Windows 10 machines weren’t subject to the WannaCry ransomware outbreak, according to Microsoft’s 13-page retrospective article, announced here. WannaCry took advantage of an exploit in Microsoft’s long-outdated Server Message Block 1 (SMB 1) Windows protocol to proliferate across networks, using purported U.S. National Security Agency attack code. Exploiting the SMB 1 flaw wasn’t a typical ransomware strategy, but it did cause havoc across networks, such as the U.K.’s National Health Service hospitals and other institutions around the world. Ransomware more typically spreads via e-mail attachments, as well as Web sites that run malicious code.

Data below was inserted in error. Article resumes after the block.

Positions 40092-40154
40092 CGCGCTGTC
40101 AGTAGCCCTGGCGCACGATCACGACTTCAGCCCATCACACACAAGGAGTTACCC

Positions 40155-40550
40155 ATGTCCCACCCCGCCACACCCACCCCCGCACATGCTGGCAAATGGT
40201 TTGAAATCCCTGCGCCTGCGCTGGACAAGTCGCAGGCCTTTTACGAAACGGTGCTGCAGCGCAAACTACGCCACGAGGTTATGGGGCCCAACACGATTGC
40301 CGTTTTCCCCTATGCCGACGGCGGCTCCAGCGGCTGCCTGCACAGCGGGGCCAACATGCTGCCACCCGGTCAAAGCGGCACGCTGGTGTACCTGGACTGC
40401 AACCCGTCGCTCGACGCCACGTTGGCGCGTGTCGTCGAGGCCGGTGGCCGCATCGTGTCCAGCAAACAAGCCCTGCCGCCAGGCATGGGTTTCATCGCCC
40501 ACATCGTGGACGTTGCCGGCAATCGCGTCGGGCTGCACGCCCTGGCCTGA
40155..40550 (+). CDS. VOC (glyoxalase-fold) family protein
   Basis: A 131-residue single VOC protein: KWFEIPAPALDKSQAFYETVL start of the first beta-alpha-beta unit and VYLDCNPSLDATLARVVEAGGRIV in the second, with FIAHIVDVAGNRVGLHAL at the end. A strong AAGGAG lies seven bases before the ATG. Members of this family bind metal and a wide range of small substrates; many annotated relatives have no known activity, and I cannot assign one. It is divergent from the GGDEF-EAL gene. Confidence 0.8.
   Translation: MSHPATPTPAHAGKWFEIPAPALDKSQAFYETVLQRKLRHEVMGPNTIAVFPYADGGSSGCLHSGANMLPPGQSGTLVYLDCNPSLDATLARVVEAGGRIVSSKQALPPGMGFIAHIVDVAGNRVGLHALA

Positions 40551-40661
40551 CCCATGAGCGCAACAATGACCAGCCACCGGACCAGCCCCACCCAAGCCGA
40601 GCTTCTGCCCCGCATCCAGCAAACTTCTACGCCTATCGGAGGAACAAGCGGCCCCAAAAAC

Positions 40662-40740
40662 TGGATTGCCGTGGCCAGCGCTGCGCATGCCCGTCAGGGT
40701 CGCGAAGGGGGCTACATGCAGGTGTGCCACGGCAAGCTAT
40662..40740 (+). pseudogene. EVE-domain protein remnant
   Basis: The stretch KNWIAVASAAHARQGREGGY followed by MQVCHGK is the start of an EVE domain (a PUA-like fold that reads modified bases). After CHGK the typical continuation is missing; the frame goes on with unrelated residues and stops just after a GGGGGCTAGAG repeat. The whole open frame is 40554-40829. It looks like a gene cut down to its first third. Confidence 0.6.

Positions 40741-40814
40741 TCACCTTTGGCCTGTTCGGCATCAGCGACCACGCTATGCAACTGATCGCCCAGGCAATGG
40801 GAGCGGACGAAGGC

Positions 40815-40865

Windows 7 Was Targeted
Early reports about the WannaCry outbreak had suggested that unsupported Windows operating systems, such as Windows XP, were primarily subject to the attack. Microsoft, though, offered a different view. Only users of Windows 7 and Windows Server 2008 systems that lacked a March security patch (MS17-010) were subject to the WannaCry attack, according to Microsoft’s article:

Windows 10 customers emerged unscathed in the aftermath of the WannaCrypt attack. The exploit used by the ransomware was meant to work only against unpatched Windows 7 and Windows Server 2008 systems. More importantly, however, Windows 10 has built-in security technologies that can help defend against WannaCrypt.